Justified – Raylan’s Black 1-Button Suit
Timothy Olyphant as Raylan Givens, old school Deputy U.S. Marshal
Harlan County, Kentucky, Spring 2010
– “Fixer” (Episode 1.03, Director: Fred Keller, Air Date: March 30, 2010)
– “The Hammer” (Episode 1.10, Director: John Dahl, Air Date: May 18, 2010)
– “The Moonshine War” (Episode 2.01, Director: Adam Arkin, Air Date: February 9, 2011)
– “Cottonmouth” (Episode 2.05, Director: Michael Watkins, Air Date: March 9, 2011)
– “The Spoil” (Episode 2.08, Director: Michael Watkins, Air Date: March 30, 2011)
– “Reckoning” (Episode 2.12, Director: Adam Arkin, Air Date: April 27, 2011)
Creator: Graham Yost
Costume Designers: Ane Crabtree (Season 1) & Patia Prouty (Season 2)
A laconic, black-suited lawman with a troubled personal life and deadly accuracy with a firearm. The first name that would come to mind for most people is Wyatt Earp. It’s no coincidence that Justified‘s showrunners also ensured that the description would fit Deputy U.S. Marshal Raylan Givens to a T.
You are every inch the goddamn gunslinger I’ve heard.
…is Judge Mike Reardon’s praise for Raylan in “The Hammer”, and it is a very apt description given the lawman’s throwback tendencies to an era when gunslingers roamed the dusty streets of the old west.
What’d He Wear?
Ah, the black suit. A controversial part of men’s fashion, black suits are typically considered inappropriate for day-to-day business lest one be mistaken for a clergyman or a hitman who is trying too hard. Black suits are often starter suits, purchased for awkward teenage boys by their parents for Bar Mitzvahs and high school dances. It’s still a useful suit to have in adult life – especially for funerals and evening functions – but many men make the mistake of sporting a black suit when they’d be better served wearing navy or charcoal.
Ever the individualist, Raylan Givens doesn’t follow these rules… nor does he necessarily need to. He already flouts sartorial convention by pairing suit jackets sometimes with jeans and always with cowboy boots. Death follows Raylan Givens wherever he goes, so it makes sense that his black suits throughout the series render him a walking funeral. In fact, Raylan’s black suits nicely evoke his dark, taciturn demeanor while also betraying the fact that this is a guy who cares little for fashion.
Timothy Olyphant’s lean 6′ frame sporting a black suit, cowboy hat, and riding boots makes him look every bit the old-time lawman we know he is inside. Raylan wears at least three different black suits over the course of the show, sporting a new one every two seasons.
The black lightweight wool suit from Banana Republic that he wears in the first two seasons can be differentiated by its single-button jacket. He always pairs it in these early seasons with a blue shirt—often plaid—and a black tie.
The quality of Raylan’s black lightweight wool suiting is discernible by examining the detailed pick stitching running along the edges of the jacket’s slim lapels and pocket flaps. This suit’s jacket makes its first appearance in the second episode, but it doesn’t show up as a full suit until the subsequent episode, “Fixer” (Episode 1.03). The suit coat is very simple, minimal, and clean with a single-breasted front that closes with a low-stanced single black button.
Raylan’s suit coat has a welted breast pocket and straight flapped hip pockets. The sleeves have roped heads and 4-button cuffs. There is a single rear vent in the back. The inside is lined with black satin-finished polyester, and there is a single jetted pocket on the inside of each panel.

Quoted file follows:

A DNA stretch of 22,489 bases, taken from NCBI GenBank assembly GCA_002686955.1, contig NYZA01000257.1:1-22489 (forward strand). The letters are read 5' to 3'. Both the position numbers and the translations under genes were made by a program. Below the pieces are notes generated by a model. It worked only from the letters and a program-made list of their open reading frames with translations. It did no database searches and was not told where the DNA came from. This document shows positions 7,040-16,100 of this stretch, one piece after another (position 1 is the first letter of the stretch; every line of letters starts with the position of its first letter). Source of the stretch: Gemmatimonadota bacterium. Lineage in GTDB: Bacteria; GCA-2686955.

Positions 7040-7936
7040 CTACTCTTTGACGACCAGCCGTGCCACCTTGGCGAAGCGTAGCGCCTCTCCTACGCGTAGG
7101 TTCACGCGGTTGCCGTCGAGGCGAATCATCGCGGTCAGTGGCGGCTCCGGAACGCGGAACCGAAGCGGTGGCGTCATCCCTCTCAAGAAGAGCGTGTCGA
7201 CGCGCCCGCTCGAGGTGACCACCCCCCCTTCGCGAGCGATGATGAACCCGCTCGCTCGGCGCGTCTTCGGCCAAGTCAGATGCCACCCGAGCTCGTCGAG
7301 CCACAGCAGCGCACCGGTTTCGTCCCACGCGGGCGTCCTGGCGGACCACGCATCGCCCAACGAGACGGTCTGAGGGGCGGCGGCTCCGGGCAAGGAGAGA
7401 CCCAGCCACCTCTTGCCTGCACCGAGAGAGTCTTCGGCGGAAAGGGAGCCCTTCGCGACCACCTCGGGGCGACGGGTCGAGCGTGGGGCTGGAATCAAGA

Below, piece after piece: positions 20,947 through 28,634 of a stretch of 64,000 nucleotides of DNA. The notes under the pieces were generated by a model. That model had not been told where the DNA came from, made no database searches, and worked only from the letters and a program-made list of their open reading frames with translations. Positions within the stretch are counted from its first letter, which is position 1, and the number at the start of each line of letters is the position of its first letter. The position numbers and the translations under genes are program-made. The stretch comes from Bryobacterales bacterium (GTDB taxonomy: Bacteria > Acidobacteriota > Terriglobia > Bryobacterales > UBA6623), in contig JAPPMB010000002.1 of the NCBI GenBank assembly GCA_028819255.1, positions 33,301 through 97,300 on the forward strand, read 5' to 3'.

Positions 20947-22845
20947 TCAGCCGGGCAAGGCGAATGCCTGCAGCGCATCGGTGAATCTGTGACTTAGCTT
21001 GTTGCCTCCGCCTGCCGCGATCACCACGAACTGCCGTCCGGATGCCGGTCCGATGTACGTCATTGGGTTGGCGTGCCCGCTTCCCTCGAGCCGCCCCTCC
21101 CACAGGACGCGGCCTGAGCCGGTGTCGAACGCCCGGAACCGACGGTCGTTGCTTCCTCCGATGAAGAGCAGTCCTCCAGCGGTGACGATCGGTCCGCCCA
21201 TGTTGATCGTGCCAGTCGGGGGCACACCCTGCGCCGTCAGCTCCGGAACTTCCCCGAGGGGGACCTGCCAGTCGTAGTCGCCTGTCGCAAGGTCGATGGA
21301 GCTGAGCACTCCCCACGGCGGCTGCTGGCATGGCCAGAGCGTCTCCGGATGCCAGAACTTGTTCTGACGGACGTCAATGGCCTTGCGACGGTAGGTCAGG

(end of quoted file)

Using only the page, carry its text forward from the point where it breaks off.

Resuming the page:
The low rise trousers are just as basic as the jacket with a plain front and plain-hemmed bottoms. There are two jetted back pockets and two straight side pockets where Raylan often sticks his hands.
All first season episodes and a few early second season appearances feature a very dark brown tooled leather belt with edge stitching along the top and bottom. The belt is so dark that it looks black in some lighting, but close-ups and its worn edges reveal that it is indeed black. It closes in the front through a slim, simple square steel buckle with a single prong. (Try saying that three times fast, Francis Dolarhyde.)
In “The Spoil” (Episode 2.08), Raylan wears a rust brown leather belt that is a little more coordinated with his “cigar”-hued brown boots.
Shirts and Ties
Not only does Raylan make snooty sartorialists cringe by frequently wearing black suits, but he also goes the distance by always wearing a blue shirt with his black! (A combination not endorsed by GQ until this spring, if that means anything to you.)
Shirt #1: In “Fixer” (Episode 1.03, this suit’s first appearance) and “The Spoil” (Episode 2.08), Raylan wears a triple-tone blue plaid cotton shirt with a pattern that can best be described as a smaller-scale buffalo check. The pattern is a blue check overlapping to create navy squares at each intersection, all on a lighter blue ground.
The shirt is long-sleeved with a slim spread collar and a front placket with dark gray plastic buttons. The soft barrel cuffs close with a single button, and the patch breast pocket has a pointed bottom. Light blue contrast stitching is visible along the top of the pocket and about 1/4″ deep on the collar, placket, and cuffs.
Raylan wears this shirt with a plain, solid black tie in both of its appearances.
Shirt #2: The same solid black suit and tie show up in “The Hammer” (Episode 1.10) when Raylan goes to interrogate Doug E. Doug, whose character name doesn’t matter since he’s played here by Doug E. Doug. Raylan wears a different plaid shirt with a snap-down front. The more complex plaid consists of a dark blue multi-check and a wide brown gradient grid on a light gray ground. It has a super slim collar, brown contrast edge stitching, and two edge-stitched patch pockets with flaps that each close with a single snap.
He secures the tie in place with a plain silver tie bar, a sporadic accessory for Raylan but also a smart method of ensuring his tie stays in place during one of his many quick-draw situations.